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1700 years of Edict of Milan marked in Sarajevo

1700 years of Edict of Milan marked in Sarajevo
 

By Nevena Šarenac - Sarajevo

Round table ‘Lands of Ancient Illyria before and after the Edict of Milan’ was held in Sarajevo on the occasion of 1 700 years since the Edict of Milan, which ended 300 years of persecution of Christians in the Ancient Rome, especially those done by Emperor Diocletian and Galerius.

This scientific gathering represents important and great event for scientific and cultural public of Sarajevo and BiH. It was announced that conclusions from this round table will be published in the book, which will be available in the e-form in October this year.

Selmedin Mesihović from the Department of History of the Faculty of Philosophy said that this scientific gathering was dedicated to marking 1 700 years since the Edict of Milan was passed, which was the turning point in the history of Euro-Mediterranean World.

‘During 300 years of Roman state, Christians did not feel safe and free, and occasionally they’ve been persecuted. Those persecutions were carried out by the state, and those done by Diocletian and Galerius were particularly severe. After that, in 313 CE, emperors Constantine and Licinius made an agreement to give freedom to all Christians. Emperor Constantine converted to Christianity and thanks to him, this religion has become ruling ideology’, said Mesihović.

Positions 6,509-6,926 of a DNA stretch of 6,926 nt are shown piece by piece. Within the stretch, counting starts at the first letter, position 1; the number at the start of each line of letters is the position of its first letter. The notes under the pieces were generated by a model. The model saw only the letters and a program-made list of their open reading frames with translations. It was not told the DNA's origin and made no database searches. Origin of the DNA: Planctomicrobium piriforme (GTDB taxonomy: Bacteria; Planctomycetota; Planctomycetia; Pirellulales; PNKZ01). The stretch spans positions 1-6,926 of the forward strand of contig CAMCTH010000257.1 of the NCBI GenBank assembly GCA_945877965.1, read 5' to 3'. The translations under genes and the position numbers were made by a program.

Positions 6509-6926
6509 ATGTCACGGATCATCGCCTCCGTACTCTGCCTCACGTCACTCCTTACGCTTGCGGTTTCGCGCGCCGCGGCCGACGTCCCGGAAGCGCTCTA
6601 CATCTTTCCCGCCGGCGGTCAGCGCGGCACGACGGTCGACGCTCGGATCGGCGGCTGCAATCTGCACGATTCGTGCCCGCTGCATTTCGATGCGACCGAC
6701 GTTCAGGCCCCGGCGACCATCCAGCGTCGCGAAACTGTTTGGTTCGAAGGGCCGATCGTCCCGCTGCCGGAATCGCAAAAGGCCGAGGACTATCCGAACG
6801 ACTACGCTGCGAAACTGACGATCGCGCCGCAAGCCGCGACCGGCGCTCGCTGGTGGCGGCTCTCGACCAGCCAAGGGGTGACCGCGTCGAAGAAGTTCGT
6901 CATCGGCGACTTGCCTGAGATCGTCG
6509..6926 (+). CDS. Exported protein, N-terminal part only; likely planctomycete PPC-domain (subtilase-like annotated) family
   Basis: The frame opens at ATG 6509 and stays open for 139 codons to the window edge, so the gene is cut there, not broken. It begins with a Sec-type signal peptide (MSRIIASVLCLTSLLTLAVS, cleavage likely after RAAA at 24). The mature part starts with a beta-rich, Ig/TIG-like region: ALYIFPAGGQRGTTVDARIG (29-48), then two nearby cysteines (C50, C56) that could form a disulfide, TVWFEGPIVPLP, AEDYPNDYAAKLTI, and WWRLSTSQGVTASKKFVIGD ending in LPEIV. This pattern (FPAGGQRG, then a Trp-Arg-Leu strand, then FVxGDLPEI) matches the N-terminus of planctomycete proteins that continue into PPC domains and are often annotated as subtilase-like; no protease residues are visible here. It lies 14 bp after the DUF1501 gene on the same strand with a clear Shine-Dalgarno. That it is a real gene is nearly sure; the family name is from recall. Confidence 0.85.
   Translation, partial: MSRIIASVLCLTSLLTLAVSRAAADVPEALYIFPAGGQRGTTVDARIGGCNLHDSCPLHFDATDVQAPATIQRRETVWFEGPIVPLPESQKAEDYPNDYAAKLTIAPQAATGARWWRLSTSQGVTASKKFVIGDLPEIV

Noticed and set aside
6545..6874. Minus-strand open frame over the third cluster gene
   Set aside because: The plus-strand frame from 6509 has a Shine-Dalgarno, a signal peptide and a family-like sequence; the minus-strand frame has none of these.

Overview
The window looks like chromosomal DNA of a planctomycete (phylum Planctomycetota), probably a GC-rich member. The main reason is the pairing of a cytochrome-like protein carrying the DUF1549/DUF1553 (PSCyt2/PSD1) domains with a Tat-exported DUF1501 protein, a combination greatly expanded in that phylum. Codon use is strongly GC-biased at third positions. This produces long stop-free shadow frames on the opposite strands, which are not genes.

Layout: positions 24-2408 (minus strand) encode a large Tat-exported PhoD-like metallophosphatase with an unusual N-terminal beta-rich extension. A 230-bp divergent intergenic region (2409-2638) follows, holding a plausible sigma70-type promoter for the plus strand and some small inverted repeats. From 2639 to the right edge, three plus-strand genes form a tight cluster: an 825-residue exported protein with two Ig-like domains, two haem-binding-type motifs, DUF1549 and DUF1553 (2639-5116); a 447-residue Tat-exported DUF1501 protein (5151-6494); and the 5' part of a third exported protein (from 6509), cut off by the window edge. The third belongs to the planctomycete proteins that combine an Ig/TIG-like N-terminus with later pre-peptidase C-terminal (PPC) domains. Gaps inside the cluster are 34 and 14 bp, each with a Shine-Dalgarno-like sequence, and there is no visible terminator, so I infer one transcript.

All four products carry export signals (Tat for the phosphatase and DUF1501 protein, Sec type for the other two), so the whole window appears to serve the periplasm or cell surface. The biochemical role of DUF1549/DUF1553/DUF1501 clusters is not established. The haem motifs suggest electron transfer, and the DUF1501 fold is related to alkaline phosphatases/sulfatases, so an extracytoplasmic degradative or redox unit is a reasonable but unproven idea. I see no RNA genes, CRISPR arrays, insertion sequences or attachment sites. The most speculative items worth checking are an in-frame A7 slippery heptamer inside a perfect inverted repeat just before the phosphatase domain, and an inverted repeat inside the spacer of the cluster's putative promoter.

According to him, if the Constantine-Licinius agreement was not reached and is important to know Constantine supported Christianity privately, today’s world would have been a very different place, because the dominance of Abrahamic religions (Judaism, Christianity, Islam) would not happen, and in place of churches and mosques there would temples dedicated to Jupiter, Apollo, Mithra  or Athena.

Mesihović noted that 1 700 years since the Edict of Milan was passed will be marked all over the world, and that today’s round table will give secular dimension and complete picture of the area of Illyria.

‘Participants of the round table are young people with different views. We want to see the whole and balanced picture of those events without the influence of ideologies’, said Mesihović.

Talking about the current state of interreligious tolerance in BiH, he noted the system of tolerance in this country must be created, unlike the current flawed system.

‘In the ancient period there were no religious wars and religion was not imposed to anyone. Everything changes when we start dealing the absolute truth- the system of religions with divine epiphanies. Person who believes in other dogma is seen as infidel. That is the problem of this flawed system. If we would live in a system of acceptance, that would become a new social, political, economic and cultural enlightenment’, concluded Mesihović.

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